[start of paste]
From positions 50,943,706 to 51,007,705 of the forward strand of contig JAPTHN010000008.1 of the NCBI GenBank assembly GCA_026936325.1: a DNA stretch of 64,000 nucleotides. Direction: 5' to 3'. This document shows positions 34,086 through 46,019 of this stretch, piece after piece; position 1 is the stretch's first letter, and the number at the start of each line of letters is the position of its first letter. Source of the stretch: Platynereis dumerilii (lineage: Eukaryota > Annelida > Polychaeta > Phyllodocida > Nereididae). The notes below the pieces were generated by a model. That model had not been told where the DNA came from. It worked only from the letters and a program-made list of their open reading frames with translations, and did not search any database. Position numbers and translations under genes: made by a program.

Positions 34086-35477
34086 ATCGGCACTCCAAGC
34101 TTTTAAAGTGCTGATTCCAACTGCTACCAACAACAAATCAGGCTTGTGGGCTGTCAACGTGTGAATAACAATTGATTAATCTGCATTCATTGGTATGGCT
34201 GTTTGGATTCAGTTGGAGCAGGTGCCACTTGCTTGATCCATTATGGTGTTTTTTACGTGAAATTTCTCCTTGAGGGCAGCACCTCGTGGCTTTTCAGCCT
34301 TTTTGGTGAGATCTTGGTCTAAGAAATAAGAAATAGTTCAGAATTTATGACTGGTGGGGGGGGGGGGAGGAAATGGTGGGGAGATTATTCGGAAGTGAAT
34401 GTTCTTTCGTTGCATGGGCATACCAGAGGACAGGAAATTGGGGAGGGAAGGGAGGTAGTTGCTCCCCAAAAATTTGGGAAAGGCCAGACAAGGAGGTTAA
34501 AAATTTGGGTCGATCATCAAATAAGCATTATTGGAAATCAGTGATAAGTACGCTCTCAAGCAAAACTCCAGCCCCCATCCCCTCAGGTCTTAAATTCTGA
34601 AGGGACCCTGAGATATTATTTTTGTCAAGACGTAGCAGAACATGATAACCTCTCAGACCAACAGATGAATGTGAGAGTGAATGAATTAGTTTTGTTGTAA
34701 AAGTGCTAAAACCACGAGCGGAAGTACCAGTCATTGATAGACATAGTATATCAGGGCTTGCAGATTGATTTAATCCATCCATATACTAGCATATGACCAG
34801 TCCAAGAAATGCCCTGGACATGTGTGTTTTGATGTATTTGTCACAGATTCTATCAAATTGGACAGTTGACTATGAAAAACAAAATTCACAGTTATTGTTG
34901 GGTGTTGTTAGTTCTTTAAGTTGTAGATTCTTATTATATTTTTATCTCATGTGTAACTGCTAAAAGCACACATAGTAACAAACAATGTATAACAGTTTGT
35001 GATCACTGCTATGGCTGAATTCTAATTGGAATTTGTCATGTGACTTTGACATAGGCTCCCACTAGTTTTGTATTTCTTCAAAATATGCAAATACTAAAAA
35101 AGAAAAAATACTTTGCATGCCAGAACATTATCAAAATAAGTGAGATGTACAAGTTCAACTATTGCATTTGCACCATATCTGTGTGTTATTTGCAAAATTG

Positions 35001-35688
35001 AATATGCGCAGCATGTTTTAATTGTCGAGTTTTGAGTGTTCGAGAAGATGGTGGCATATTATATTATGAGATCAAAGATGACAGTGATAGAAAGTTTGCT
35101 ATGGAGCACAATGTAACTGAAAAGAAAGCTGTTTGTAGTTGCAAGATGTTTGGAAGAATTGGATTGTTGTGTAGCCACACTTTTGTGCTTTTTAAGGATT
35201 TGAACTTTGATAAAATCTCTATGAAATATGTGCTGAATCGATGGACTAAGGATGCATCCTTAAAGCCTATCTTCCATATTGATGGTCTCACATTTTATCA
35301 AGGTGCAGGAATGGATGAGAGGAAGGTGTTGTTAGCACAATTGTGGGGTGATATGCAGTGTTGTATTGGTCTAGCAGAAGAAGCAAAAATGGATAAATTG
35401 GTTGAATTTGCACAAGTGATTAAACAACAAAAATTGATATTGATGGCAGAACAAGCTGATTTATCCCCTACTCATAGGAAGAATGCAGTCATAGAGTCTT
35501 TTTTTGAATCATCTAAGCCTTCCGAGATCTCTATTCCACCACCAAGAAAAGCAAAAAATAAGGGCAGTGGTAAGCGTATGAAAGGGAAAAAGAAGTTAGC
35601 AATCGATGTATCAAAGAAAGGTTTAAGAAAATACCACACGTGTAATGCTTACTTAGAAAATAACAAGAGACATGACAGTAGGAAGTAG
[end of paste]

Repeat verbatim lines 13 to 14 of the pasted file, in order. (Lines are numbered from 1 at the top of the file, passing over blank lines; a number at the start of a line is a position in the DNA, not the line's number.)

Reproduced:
35001 GATCACTGCTATGGCTGAATTCTAATTGGAATTTGTCATGTGACTTTGACATAGGCTCCCACTAGTTTTGTATTTCTTCAAAATATGCAAATACTAAAAA
35101 AGAAAAAATACTTTGCATGCCAGAACATTATCAAAATAAGTGAGATGTACAAGTTCAACTATTGCATTTGCACCATATCTGTGTGTTATTTGCAAAATTG